Intermediate-mass black holes in globular clusters - Observations and Simulations
The study of intermediate-mass black holes is a young and promising field of research. If they exist, they could explain the rapid growth of supermassive black holes by acting as seeds in the early stage of galaxy formation. Formed by runaway collisions of massive stars in young and dense stellar clusters, intermediate-mass black holes could still be present in the centers of globular clusters, today. Our group investigated the presence of intermediate-mass black holes for a sample of 10 galactic globular clusters. We measured the inner kinematic profiles with integral-field spectroscopy and determined masses or upper limits of central black holes in each cluster. In combination with literature data we further studied the positions of our results on known black-hole scaling relations (such as M??) and found a similar but flatter correlation for intermediate-mass black holes. Applying cluster evolution codes, the change in the slope could easily be explained with the stellar mass loss occurring in clusters in a tidal field over its life time. Furthermore, I will present results from IFU simulations on the latest result of the globular cluster NGC6388 as well as simulations on the accretion of IMBHs from surrounding stellar winds.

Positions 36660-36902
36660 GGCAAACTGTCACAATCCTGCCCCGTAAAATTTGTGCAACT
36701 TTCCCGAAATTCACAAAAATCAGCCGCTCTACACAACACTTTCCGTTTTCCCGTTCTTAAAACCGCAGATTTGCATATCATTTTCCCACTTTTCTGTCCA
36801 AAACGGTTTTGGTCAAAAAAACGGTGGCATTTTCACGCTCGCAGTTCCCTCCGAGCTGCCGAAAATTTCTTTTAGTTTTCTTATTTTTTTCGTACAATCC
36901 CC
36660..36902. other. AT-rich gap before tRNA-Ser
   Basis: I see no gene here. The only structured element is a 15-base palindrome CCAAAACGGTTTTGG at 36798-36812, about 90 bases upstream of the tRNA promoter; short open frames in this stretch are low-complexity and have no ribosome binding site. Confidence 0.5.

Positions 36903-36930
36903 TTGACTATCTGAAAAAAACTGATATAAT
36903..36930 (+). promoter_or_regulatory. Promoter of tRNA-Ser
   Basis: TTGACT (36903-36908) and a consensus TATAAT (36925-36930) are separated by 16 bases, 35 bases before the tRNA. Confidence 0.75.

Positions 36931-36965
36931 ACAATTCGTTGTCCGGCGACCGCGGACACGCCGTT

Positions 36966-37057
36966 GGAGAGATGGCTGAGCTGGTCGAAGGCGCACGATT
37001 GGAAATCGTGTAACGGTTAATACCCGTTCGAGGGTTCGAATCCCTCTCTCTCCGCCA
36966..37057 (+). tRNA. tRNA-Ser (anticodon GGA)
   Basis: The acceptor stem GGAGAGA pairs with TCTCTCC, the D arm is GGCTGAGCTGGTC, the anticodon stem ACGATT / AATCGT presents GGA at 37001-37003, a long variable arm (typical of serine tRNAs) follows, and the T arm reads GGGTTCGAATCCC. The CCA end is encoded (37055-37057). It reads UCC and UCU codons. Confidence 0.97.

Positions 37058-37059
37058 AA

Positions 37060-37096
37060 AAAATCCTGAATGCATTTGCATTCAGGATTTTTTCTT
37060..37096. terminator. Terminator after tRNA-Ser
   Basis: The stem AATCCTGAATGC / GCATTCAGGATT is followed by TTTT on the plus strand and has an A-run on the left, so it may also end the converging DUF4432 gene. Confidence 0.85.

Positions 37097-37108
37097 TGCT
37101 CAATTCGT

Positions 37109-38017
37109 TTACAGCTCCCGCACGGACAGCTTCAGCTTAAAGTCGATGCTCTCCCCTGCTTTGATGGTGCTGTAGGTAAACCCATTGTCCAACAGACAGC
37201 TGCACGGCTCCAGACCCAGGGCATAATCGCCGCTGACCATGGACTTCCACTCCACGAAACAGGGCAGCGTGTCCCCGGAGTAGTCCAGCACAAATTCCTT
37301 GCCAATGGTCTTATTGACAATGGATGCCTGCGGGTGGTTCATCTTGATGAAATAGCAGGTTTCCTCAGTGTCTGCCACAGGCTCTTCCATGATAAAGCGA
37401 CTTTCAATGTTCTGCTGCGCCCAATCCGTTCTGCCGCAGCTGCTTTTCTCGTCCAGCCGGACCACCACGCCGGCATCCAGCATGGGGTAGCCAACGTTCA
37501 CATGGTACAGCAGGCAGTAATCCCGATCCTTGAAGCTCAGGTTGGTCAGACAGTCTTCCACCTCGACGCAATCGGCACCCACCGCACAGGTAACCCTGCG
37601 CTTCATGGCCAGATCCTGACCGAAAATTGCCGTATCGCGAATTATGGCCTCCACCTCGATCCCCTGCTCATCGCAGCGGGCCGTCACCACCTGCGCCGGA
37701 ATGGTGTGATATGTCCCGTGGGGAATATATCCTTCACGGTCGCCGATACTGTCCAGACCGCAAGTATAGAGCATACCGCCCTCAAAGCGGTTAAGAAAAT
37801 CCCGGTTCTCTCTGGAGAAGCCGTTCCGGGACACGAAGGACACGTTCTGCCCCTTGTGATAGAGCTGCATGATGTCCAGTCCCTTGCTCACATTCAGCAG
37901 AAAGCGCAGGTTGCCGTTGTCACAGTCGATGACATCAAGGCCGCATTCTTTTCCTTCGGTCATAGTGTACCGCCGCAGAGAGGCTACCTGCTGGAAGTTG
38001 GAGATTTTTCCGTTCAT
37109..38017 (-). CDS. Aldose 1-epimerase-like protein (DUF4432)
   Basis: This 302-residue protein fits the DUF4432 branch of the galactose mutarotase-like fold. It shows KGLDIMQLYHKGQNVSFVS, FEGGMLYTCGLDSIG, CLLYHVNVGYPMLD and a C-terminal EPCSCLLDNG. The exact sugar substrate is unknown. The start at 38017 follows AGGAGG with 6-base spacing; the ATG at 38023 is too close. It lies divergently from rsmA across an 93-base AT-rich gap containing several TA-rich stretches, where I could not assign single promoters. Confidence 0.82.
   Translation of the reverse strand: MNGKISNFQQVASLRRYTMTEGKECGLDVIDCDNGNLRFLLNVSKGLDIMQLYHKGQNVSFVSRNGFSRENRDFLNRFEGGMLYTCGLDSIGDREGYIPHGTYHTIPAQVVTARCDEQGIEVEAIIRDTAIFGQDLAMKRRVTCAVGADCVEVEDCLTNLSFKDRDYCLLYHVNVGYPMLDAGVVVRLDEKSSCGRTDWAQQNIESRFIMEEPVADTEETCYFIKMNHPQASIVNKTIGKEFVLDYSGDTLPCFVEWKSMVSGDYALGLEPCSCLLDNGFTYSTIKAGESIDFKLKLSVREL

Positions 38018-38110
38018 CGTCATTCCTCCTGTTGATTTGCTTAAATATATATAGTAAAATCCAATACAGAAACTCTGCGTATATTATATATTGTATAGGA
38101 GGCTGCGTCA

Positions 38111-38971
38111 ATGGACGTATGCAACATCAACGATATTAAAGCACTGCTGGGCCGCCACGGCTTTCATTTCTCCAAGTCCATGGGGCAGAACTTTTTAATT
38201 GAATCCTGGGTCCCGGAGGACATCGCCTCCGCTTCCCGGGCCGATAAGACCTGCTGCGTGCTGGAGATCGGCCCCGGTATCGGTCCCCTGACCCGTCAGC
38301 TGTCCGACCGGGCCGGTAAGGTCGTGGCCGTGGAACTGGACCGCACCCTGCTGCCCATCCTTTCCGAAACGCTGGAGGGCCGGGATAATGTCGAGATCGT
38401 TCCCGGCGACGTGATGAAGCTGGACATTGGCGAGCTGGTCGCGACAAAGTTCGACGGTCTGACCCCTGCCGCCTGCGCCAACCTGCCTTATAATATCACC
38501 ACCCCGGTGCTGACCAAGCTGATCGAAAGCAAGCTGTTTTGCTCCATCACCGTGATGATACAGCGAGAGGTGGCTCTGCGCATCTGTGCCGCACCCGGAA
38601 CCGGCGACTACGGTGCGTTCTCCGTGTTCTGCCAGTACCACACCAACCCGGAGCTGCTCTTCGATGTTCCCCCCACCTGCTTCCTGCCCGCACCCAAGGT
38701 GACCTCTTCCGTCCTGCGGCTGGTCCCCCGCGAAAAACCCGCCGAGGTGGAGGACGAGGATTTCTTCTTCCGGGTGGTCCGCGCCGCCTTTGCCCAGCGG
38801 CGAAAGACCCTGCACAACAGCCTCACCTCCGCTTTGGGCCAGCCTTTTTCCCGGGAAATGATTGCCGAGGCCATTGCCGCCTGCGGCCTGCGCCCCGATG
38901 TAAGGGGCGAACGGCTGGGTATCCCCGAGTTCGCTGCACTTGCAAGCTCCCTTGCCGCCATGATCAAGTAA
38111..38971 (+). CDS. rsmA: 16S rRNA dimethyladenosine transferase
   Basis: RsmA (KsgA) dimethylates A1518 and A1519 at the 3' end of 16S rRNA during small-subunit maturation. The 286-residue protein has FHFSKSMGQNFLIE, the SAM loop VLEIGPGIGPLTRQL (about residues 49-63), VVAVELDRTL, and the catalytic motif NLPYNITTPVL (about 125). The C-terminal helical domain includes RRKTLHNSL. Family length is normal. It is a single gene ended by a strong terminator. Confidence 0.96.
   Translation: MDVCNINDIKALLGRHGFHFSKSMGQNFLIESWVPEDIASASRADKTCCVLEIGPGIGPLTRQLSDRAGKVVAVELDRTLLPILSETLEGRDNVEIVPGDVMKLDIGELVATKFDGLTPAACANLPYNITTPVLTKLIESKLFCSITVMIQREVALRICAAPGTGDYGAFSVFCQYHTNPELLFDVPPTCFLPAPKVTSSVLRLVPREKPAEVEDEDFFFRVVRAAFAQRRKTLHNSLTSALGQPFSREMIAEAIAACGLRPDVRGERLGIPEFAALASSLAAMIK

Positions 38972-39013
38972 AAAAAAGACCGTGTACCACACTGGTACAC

Date: Tuesday, 29 November 2016 Time: 15:30 Where: McGill University Ernest Rutherford Physics Building, R.E. Bell Conference Room (room 103) Contact: Kelly Lepo